Mining in crypto currency and Bitcoin


Hello Reader,

We’ve now covered how bitcoin addresses are secured and become acquainted with the blockchain. In this post we are going to learn about the process known as mining which acts to secure the network.

What is bitcoin mining?

Miners are the engine that powers the blockchain. They check transactions are valid and then record them into blocks to be added to the chain.

There are two key questions that mining answers.

Bitcoin uses a peer-to-peer network, with no central authority issuing transactions. As a result, each node is likely to include different transactions in their respective blocks.

(1) How does the network decide which block to add to the chain?

Furthermore, computers are expensive to buy and operate.

(2) Why would anyone spend their resources running a node?

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What is a blockchain?

Hello Reader,

In the last post, we uncovered exactly what a Bitcoin address is and how one can be secured using modern cryptography.

In this post we are going to delve into the database underpinning bitcoin and learn how it is structured. That database is known as a blockchain:

A blockchain is simply a distributed database

For many years, it was thought that fully decentralised digital currencies were impossible. The reason being the problem of double spending. How do you ensure that a digital coin has not been copied electronically and therefore spent repeatedly without the use of a central authority for verification?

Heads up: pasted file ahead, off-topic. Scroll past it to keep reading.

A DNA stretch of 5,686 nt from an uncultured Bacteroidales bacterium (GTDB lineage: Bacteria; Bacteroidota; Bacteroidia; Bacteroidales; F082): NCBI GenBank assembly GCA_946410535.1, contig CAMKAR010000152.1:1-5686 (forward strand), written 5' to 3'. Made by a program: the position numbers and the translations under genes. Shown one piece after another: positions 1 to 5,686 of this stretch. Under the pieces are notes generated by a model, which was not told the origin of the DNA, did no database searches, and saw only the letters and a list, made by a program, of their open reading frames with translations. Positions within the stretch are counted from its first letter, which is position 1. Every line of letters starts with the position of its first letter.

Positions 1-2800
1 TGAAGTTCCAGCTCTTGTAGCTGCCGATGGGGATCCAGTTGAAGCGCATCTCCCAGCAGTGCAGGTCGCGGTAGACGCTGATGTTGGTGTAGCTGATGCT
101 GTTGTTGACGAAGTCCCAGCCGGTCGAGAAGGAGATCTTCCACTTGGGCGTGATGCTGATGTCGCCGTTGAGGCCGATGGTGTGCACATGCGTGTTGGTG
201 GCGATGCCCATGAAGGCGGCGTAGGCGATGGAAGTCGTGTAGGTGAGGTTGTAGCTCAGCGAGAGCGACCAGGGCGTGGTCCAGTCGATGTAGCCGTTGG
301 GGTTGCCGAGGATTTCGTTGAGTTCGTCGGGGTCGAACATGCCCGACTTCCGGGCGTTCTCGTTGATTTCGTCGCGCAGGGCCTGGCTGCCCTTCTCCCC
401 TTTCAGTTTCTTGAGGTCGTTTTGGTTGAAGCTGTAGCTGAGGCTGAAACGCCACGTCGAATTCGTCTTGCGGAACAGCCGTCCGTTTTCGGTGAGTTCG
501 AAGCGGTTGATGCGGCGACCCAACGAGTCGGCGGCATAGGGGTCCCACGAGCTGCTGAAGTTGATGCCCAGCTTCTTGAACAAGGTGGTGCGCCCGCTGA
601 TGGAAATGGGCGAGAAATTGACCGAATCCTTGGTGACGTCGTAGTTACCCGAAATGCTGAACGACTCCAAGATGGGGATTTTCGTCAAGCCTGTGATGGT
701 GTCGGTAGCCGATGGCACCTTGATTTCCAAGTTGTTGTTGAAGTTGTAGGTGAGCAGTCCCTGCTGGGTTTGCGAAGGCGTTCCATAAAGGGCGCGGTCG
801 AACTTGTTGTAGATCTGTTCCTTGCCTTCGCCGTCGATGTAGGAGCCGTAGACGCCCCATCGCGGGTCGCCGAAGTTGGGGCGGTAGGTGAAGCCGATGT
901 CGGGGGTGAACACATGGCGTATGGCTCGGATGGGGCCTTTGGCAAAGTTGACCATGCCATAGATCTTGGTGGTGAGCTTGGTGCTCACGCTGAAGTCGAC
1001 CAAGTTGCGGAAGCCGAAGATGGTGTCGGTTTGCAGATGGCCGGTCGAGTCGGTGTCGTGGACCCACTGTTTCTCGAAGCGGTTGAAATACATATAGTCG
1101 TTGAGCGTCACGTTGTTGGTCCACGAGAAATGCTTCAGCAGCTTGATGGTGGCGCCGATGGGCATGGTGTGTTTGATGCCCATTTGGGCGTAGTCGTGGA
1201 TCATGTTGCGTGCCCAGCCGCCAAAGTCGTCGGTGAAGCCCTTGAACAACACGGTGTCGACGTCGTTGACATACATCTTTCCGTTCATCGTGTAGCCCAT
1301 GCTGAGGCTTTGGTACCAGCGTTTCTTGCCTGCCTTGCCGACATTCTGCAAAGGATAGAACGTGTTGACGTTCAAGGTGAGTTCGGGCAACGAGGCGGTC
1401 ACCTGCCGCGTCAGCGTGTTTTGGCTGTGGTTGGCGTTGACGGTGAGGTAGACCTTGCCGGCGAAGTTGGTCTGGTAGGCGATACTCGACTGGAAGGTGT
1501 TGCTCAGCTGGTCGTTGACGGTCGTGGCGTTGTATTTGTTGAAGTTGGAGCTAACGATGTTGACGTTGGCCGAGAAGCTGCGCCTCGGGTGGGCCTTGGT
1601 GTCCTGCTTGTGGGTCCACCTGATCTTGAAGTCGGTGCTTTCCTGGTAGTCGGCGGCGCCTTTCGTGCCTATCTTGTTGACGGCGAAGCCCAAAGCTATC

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What is public key cryptography and how does it relate to Bitcoin?

Hello Reader,

In this post we will take a closer look at the magic of cryptography and how it features in Bitcoin.

Bitcoin begins with public key cryptography

As I’ve touched on in my previous posts, the Bitcoin protocol is essentially a record of transactions between addresses. For simplicities sake you can think of an address as being akin to an online bank account. The Bitcoin ledger contains records of the coins that each address has sent and received.

But what actually is an address? Public key cryptography was published in the 1970s and provides a method for asynchronous encryption and decryption of information.

What on earth does that mean?

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